Probate and Non-Probate Assets

Inheritance of assets after death can be confusing and challenging, especially due to unfamiliarity with the difference between probate and non-probate assets. Probate assets require court supervision for distribution after the owner’s death, whereas non-probate assets pass directly to designated beneficiaries or joint owners without court involvement.

Based on these two types of assets, you can also decide how quickly and efficiently you want your belongings to be settled and influence the heritage your loved ones receive. Let’s break down the basics of these two types and help you create a more efficient and comprehensive wealth transfer plan.

Key Differences Between Probate and Non-Probate Assets

A) Probate Assets

These assets are solely owned by the deceased with no designated beneficiaries. Examples of common probate assets include:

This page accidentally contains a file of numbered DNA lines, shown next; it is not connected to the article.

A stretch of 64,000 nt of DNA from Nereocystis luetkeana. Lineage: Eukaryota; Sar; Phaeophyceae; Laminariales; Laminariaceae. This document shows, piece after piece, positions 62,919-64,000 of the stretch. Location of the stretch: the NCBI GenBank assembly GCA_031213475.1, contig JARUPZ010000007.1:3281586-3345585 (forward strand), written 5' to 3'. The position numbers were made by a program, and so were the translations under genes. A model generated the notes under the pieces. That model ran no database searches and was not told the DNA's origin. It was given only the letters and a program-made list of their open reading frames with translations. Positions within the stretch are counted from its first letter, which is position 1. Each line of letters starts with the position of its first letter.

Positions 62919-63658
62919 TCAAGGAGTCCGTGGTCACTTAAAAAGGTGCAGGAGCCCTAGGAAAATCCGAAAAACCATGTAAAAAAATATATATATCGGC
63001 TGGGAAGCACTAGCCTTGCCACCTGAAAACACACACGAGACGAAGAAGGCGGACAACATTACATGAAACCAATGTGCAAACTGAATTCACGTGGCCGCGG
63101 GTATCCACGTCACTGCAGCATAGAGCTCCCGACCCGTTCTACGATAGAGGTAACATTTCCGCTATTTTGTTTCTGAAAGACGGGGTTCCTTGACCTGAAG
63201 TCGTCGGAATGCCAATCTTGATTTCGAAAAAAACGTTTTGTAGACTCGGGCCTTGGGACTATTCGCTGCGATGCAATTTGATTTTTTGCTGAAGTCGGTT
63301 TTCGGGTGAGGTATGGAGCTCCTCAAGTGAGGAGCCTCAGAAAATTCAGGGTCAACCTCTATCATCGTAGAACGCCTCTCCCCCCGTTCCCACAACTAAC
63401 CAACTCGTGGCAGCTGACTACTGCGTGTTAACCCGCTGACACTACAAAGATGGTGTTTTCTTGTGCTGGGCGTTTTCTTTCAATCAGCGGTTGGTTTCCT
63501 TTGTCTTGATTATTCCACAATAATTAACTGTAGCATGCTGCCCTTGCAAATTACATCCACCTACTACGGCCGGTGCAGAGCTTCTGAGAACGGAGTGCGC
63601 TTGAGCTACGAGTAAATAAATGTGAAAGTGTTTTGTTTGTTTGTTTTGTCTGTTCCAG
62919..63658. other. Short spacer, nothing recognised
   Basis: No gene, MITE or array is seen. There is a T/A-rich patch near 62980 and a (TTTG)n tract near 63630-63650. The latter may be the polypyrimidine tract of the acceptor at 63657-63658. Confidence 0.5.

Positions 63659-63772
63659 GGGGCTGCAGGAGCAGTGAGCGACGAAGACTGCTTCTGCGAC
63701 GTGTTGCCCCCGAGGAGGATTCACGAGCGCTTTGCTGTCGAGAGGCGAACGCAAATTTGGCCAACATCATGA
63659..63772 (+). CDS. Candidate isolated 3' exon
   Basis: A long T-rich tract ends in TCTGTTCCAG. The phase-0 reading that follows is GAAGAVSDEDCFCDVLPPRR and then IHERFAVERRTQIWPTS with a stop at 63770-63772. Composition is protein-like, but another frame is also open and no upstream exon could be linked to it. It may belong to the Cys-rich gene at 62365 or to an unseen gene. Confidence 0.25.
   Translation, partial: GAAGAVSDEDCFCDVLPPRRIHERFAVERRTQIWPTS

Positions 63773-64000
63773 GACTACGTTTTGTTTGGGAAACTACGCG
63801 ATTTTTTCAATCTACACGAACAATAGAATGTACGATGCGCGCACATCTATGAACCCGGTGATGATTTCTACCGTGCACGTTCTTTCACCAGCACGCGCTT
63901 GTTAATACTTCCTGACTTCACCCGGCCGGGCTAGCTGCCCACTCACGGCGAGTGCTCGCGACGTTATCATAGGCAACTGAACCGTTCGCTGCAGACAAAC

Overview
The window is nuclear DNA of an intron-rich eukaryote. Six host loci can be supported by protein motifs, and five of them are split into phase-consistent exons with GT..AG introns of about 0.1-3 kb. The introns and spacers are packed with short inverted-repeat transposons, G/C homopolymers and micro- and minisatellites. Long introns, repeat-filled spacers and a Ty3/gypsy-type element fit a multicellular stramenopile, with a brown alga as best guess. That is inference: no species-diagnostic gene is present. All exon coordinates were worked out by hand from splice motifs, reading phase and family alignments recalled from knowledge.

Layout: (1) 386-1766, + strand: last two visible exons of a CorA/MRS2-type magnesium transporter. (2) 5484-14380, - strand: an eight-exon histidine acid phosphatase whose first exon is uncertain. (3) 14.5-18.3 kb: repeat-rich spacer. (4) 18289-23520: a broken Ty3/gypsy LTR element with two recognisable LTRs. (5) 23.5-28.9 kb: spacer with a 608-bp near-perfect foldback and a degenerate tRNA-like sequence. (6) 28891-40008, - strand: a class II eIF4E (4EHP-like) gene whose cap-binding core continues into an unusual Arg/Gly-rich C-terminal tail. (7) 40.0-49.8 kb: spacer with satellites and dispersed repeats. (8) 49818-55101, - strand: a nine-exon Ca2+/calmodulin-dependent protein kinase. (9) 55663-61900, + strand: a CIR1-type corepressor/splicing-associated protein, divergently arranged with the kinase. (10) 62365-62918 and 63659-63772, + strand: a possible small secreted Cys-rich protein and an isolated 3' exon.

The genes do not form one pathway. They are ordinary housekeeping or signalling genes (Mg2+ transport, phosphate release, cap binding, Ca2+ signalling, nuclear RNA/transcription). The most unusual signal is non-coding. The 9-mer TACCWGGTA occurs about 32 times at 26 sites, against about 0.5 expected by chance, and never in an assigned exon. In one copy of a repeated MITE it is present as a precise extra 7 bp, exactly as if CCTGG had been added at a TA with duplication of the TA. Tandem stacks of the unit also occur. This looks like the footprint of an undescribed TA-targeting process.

• Real estate that you own, either solely or as a tenant in common
  • Bank accounts 
  • Automobiles, motorcycles, and other vehicles
  • Personal belongings like artwork, furniture, and more.
  • Investment accounts, such as stocks and bonds without transfer on death (TOD) designations.
  • Ownership interests in businesses like sole proprietorships or shares.

How Probate Assets are Distributed: A Structured Legal Process

To distribute the probate assets, the supervision of a court is required. The process, known as “PROBATE,” ensures that all the deceased’s debts are paid & the remaining assets are divided fairly according to their will. Let’s have an in-depth look at the entire probate process:

1. Initiate the Probate Process

If there is a “Last Will”, it needs to be filed with the court to initiate the probate process. The court will verify the will’s validity and appoint an executor to manage the estate. Conversely, if there is “NO WILL,” the court will appoint an administrator, and assets will be distributed according to state intestacy law. 

So, whatever the scenario—remember the appointed person is going to be responsible for managing the estate through the probate process.